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Rubén Rosario: Call to arms for veterans who commit certain crimes. They deserve a break.
Saint Paul Pioneer Press - 1/25/2019
Jan. 25--It was during a panel discussion this week on the proposed Veterans Restorative Justice Act that Washington County Attorney Pete Orput was asked why certain offenders, veterans whose service experience was linked to their lawbreaking, deserve more of a break in court.
"From the 2000s, in the criminal justice system, all I've been seeing is the largest number of combat veterans," Orput, a Marine veteran, told the crowd of prosecutors, public defenders, judges, veterans and other supporters who attended the bill-launch event at the Landmark Center in St. Paul.
"How do we judge them?" he said. "They weren't criminal when they entered the service. They weren't criminal during their service, so why now? We could easily take out the machine and run them through like everybody else. It's simple. We broke them. We fix them."
Ramsey County public defender Evan Tsai put it this way in a video shown during the event:"These are people who we've asked to pick up a weapon, to go man a post, and to end somebody's life, in the name of protecting our freedom and our democracy. The least that we can do is to say thank you. ... Let us help you."
Actually, the best thing we can do for these servicemen is not send them off in the first place to risk their lives and sanity in poorly thought out conflicts. We've been at continuous war now 17 years and counting.
But it is what it is. The proposed bill, which has already received the "100 percent" support of Gov. Tim Walz, would expand the veterans treatment court model statewide. There are 12 such courts in the state serving a fraction of veterans, mostly first-time offenders, who have committed Severity Level 7 and below crimes such as theft, burglary, DWI, including some felony level assault offenses.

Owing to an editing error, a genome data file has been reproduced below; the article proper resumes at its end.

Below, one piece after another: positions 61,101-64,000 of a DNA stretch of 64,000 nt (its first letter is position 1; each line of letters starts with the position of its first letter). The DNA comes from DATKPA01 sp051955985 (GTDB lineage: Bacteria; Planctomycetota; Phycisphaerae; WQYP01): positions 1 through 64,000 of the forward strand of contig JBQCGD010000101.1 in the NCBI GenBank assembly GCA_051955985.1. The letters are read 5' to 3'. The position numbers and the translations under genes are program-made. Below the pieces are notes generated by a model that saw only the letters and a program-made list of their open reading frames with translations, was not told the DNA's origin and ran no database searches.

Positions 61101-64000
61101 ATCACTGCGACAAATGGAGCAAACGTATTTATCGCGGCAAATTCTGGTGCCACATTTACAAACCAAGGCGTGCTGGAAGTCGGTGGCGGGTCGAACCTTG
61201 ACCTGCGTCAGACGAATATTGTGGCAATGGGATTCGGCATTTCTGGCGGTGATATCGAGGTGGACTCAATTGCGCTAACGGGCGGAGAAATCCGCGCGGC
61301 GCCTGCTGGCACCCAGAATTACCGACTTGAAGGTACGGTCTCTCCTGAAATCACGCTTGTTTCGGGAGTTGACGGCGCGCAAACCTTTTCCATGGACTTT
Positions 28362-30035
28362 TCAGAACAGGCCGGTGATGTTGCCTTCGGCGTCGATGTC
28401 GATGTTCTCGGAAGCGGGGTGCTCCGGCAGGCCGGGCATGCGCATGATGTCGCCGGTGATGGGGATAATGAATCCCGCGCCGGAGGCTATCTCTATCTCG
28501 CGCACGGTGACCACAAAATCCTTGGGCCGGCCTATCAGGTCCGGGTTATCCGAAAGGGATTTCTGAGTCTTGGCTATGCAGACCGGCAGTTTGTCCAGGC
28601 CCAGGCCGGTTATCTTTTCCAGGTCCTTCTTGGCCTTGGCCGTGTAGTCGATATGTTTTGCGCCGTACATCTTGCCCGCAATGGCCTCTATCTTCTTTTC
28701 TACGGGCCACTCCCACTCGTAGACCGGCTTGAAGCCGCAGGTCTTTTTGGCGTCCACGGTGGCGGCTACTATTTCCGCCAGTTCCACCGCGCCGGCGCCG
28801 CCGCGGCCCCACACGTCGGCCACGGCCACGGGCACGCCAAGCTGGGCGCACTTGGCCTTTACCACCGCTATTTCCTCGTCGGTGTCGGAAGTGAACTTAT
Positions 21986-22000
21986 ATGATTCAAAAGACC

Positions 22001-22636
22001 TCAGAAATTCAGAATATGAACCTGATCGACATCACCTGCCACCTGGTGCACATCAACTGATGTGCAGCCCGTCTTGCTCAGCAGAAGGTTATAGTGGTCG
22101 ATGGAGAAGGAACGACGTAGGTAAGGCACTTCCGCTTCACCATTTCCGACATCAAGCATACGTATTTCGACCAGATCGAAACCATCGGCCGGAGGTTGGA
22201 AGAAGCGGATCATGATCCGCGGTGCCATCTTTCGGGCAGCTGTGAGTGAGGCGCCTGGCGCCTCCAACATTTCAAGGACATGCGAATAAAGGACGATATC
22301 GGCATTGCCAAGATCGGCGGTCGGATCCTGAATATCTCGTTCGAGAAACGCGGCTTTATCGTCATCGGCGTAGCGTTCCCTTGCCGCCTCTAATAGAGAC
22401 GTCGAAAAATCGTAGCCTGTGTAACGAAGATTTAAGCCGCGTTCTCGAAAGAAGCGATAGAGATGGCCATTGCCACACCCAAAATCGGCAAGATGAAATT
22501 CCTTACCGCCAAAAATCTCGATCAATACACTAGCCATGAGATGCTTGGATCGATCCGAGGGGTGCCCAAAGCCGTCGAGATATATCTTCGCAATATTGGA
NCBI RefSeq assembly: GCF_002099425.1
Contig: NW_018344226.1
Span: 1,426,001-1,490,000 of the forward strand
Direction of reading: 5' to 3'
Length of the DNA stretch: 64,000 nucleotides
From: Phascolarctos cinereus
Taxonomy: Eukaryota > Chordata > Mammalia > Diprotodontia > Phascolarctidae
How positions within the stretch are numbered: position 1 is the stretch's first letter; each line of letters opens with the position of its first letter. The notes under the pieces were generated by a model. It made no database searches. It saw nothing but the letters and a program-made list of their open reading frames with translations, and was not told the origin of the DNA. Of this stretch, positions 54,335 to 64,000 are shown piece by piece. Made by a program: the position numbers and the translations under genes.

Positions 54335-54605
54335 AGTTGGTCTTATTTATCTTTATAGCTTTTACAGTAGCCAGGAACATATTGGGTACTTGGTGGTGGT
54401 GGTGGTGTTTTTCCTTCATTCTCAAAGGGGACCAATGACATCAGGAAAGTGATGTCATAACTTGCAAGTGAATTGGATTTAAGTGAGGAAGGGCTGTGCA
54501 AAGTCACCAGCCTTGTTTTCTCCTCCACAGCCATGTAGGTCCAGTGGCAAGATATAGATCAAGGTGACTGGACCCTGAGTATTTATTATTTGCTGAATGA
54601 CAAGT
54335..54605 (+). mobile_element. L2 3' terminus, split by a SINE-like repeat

It also attempts to end the disparities among counties in the way veteran offenders are handled. As has happened, veteran treatment court graduates in some counties still have a felony on their record while other VTC participants don't although both groups met the same requirements to receive treatment and not reoffend.
In many jurisdictions, veterans were required to accept a conviction before acceptance into the VTC program. That, along with limited resources, was the main reason State Public Defender Bill Ward pulled public defenders from taking part in the veteran treatment court process.
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"Why would I waste our resources on people who have already been convicted?" Ward said during the panel discussion. Frankly, it sounds terrible and you can hate me for it ... but in the end we have to make a decision on how to spend the limited resources we have."
Ward, reluctantly accepted an invitation to join a bill proposal working group led by Brock Hunter. An Army veteran and lawyer, Hunter helped found Veterans Defense Project, a legal advocacy and lobbying group.
"We believe it is the most comprehensive and effective veteran statute in the country," Hunter told me. Ward now is generally on board with the proposed bill, which empowers judges statewide to grant a stay of adjudication to eligible veteran offenders.
A guilty plea is accepted but held by the court as "leverage to ensure compliance with probationary treatment," according to a VDP pamphlet distributed at the event. "if the veteran is successful, the court can restore the veteran to the community of law-abiding citizens. If the veteran fails, the court can use the conviction as an immediate sanction since the plea is sufficient to establish guilt."
Since it's early in the sausage-making period at the state Capitol, the bill will probably get massaged, undergo negotiation and several drafts and get necessary input from victim rights and other groups before it finds its way to a floor vote weeks from now.
Indeed the 20-member Minnesota County Attorneys Association's criminal law committee refused to this week to approve the bill as written.
"They generally endorse the veterans-court concept, but there are some concerns in the language," said Robert Small, a retired Hennepin County judge and the association's executive director." I think the (VTC) is the greatest thing since sliced bread."
Another concern is that it will strip stay-of-adjudication authority from prosecutors. The committee will make its recommendation to the association's board of directors Friday.
"I believe things will be worked out," Ramsey County Attorney John Choi, a board member, told me at the event.
Hennepin County, which established the state's first veterans court in 2008, is not waiting for a law. The stay-of-adjudication model is part of their recommended policy now.
"We've fallen behind," Deputy Hennepin County Attorney Dave Brown, referring to other states like California and Texas that have adopted more innovative ways requiring treatment, not jail.
"As (Hennepin County Attorney) Mike Freeman and I looked at the research and models around the country, we asked ourselves why couldn't we just do this.
"If these highly trained, lethal people are no longer chemically addicted and angry," he added, "then not only are the victims safer but we are all safer."
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